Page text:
Mana. We all need it. We all want more of it. Sometimes, we get flooded and that’s annoying, but secretly we like it because when we finally do get some gas we can just FLOOR it.
The worst thing that can happen to your game is to be starved of mana. Not being able to cast your spells is possibly the worst feeling in the world.
There are countless ways to make sure you get the mana you need, and when you need it. The first step toward this perfect goal happens while you’re building your deck. I’m not going to delve too deeply into the mechanics of this today, simply because it is probably the most common topic in all of Magic writing. I will share my basic strategy, though – my general approach to deckbuilding for EDH is as follows:
- 59 cards
- 40 lands
I can adjust that as needed, but when I first sit down, that’s where I start. Then, to get the proper ratio of mana to cost, I do a quick count of how many times a mana symbol appears as a cost on all of my cards. I then make sure that my mana-producing effects can make at least half that much. (In a mono-black deck, for example, if all cards and effects total up to 76 black mana symbols in costs, I need at least 38 ways to produce black mana. 38 Swamp would be the simplest way to do this.)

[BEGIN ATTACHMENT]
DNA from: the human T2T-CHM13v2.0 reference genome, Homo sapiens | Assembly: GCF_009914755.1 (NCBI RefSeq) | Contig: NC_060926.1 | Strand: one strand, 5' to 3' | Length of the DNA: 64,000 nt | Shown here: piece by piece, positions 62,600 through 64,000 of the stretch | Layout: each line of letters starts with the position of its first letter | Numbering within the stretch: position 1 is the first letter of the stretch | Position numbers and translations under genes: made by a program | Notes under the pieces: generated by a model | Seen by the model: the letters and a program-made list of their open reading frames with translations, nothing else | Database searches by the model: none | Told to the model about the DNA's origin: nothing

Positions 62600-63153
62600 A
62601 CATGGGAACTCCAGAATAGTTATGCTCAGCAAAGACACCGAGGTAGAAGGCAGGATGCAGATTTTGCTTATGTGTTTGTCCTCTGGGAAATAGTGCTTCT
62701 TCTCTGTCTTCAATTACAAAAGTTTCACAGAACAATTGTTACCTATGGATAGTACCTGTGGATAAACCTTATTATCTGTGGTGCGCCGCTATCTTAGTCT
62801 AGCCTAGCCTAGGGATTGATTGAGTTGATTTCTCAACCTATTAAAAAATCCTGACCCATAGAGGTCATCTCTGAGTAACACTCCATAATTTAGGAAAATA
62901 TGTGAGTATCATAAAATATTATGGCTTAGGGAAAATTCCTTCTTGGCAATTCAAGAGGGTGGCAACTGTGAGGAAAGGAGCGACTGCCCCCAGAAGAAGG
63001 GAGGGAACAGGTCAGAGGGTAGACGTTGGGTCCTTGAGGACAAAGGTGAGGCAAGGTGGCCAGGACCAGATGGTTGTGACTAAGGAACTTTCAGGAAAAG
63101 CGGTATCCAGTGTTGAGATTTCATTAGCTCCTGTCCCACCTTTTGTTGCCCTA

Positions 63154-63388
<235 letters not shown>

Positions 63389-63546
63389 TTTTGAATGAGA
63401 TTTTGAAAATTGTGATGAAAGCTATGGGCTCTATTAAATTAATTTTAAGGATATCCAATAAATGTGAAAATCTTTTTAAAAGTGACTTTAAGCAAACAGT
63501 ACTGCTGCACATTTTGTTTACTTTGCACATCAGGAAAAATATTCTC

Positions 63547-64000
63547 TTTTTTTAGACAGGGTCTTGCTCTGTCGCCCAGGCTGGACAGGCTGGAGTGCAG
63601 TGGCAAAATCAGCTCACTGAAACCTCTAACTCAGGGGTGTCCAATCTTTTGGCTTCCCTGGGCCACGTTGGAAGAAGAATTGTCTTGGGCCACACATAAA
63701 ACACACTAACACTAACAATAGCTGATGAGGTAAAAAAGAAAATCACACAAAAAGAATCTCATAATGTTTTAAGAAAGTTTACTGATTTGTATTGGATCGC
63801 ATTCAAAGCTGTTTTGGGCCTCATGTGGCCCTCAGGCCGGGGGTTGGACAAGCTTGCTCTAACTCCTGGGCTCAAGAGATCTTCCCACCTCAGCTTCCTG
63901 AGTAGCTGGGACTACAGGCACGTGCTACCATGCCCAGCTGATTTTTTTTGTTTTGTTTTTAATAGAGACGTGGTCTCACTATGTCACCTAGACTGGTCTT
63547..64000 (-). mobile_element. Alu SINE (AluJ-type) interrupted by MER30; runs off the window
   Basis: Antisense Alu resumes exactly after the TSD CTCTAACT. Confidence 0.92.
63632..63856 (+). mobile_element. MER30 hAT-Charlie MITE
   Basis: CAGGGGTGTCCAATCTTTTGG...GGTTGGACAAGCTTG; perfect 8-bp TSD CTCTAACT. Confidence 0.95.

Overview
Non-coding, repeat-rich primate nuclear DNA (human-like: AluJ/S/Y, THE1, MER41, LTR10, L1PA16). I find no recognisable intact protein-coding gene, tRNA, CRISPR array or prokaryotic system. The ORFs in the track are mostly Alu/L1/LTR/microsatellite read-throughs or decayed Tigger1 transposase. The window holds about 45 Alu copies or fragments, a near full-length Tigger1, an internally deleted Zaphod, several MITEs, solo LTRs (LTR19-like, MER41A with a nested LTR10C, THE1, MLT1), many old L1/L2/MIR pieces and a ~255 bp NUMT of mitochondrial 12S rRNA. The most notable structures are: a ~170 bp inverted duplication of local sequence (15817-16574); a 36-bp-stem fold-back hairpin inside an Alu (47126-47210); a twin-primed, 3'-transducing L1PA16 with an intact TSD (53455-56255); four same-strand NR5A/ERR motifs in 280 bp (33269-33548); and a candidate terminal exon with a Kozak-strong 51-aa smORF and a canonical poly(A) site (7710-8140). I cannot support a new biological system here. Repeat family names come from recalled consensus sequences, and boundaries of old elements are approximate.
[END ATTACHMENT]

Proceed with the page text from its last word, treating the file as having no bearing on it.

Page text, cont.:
Obviously with this approach, the more colours I add to my deck, the more complicated my manabase has to get. It’s not 100% accurate, but it’s a good approach and has served me well.
The second way to ensure you get the right mana when you need it is with fixing. Dual lands, rainbow lands, and rocks do this for you. A Command Tower is a great example – possibly the best ‘rainbow’ land printed for EDH. It guarantees you all of your colours and also covers the niche case of your opponents using an effect that checks the colours of mana your lands produce. It’s a small upside, but every advantage counts.